would be producing sound.
Chris seems to be producing the same volume regardless of the pickup selection so there must be more going on than
just a split signal.
I tried an alternative method with a second amp running from the line out of the main amp and eq'd to give more mids and lows
which produced the same results as the sound Chris gets.
I might try it again sometime and route the effects from my M13 to either amp and see what the result is.
Watching an ELP video I thought Greg Lakes Jazz Bass sounded very similar to Chris Squire so perhaps they
used similar setups.

I would like to hear the rasping sound Chris had in the 70s.
It would be interesting to hear Chris use the vintage equipment from the 70s to reproduce that tone from way back.
It would make a great DVD if he did a film about his old stuff vs the new setup.
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Re: When Did Chris First Go Stereo?

Postby (admin) » Wed Jan 28, 2015 10:57 am

I may have missed a comment answering this question in all of these detailed responses but I believe Chris Squire bought is 1998 Model in 1965 and rewired it to stereo shortly thereafter. As noted here, the really important question would be when did he first use it on a recording.
Life, as with music, often requires one to let go of the melody and listen to the rhythm

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Re: When Did Chris First Go Stereo?

Postby (aceonbass) » Wed Jan 28, 2015 12:08 pm

I build a wiring harness for single output RIC instruments that can be switched to stereo output by pulling up on one of the control knobs (or pushing back down if that's the preference). With this wiring, if you're playing in stereo and want to solo a pickup, simply switch the bass to mono output when you select your pickup. Much easier than running extra cables and switching at the amps.
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Re: When Did Chris First Go Stereo?

Postby (Michael4bass) » Wed Jan 28, 2015 4:27 pm

pag wrote:The "stereo" setup is interesting because when you think about it if you select only one pickup then only one amp
would be producing sound.


Squire doesn't use a "stereo" amp rig. He has repeatedly stated that the reason he wired his basses with stereo outputs was to have the option of sending one or both pickups to an effect. The output of the effect switching unit is mono, and that signal is routed into the Marshall and the SVTs.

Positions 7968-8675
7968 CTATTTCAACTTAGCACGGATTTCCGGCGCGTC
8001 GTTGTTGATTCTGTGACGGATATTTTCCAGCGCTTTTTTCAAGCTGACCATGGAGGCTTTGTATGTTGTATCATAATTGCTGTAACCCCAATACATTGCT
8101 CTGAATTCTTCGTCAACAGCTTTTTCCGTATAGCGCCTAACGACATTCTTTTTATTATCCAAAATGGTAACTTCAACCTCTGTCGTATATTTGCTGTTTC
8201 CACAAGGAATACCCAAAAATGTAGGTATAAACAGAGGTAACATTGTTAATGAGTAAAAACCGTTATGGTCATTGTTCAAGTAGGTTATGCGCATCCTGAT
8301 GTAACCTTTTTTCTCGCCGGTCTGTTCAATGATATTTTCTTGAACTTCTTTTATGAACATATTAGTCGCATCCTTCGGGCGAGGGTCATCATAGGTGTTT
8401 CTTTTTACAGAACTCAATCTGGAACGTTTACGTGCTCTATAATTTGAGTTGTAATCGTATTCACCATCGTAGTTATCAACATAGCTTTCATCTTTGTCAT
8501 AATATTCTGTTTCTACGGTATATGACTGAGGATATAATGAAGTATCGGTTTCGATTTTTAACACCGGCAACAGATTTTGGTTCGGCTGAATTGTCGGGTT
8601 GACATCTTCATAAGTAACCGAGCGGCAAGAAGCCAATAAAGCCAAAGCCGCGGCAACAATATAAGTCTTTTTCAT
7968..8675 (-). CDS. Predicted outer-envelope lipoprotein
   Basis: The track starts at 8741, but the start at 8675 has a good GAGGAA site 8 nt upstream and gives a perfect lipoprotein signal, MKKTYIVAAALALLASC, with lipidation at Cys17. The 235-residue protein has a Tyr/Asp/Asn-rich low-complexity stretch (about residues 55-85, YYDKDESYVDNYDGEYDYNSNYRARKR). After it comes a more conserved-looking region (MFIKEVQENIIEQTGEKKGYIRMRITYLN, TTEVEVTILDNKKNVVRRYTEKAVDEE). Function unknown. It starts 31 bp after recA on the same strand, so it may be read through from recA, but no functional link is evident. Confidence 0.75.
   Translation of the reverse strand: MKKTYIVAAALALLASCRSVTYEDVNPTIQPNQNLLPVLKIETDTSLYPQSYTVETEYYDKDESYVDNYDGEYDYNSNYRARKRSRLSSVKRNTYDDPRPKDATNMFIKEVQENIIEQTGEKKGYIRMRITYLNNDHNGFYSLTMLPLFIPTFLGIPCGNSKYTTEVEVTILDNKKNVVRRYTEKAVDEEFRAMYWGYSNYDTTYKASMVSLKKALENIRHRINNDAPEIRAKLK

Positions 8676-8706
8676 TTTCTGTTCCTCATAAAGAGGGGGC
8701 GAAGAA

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Re: When Did Chris First Go Stereo?

Postby (4001G63) » Wed Feb 11, 2015 5:01 pm

I tried an alternative method with a second amp running from the line out of the main amp and eq'd to give more mids and lows
which produced the same results as the sound Chris gets.

Pete,
I was thinking of doing the same thing since I have a 4001V63 with only mono. I have a Fender Bassman 4x12 70 watt and a Fender Rumble 1x15 hundred watt. When I get my friend to give me back my Bassman I loanded him I'll let you know. Did you see Dane Wilder's post above? He makes a split signal unit for mono Ricks. I'm going to ask him further about it. I don't really need to go stereo for the type of music I do but certainly being a Chris Squire fan and owning a Rick bass inspires me to fool around with it some!
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Re: When Did Chris First Go Stereo?

Postby (4001G63) » Wed Feb 11, 2015 5:10 pm

Michael4bass wrote:
pag wrote:The "stereo" setup is interesting because when you think about it if you select only one pickup then only one amp
would be producing sound.


Squire doesn't use a "stereo" amp rig. He has repeatedly stated that the reason he wired his basses with stereo outputs was to have the option of sending one or both pickups to an effect. The output of the effect switching unit is mono, and that signal is routed into the Marshall and the SVTs.

Bassically, Michael



Michael,
I am finally starting to get the picture. You had mentioned this in an earlier post on this topic. If you read Dane Wilder's post about his unit he created for split signal for mono Ricks (like my V63) , it is sort of the same concept. I gotta ask him about that unit.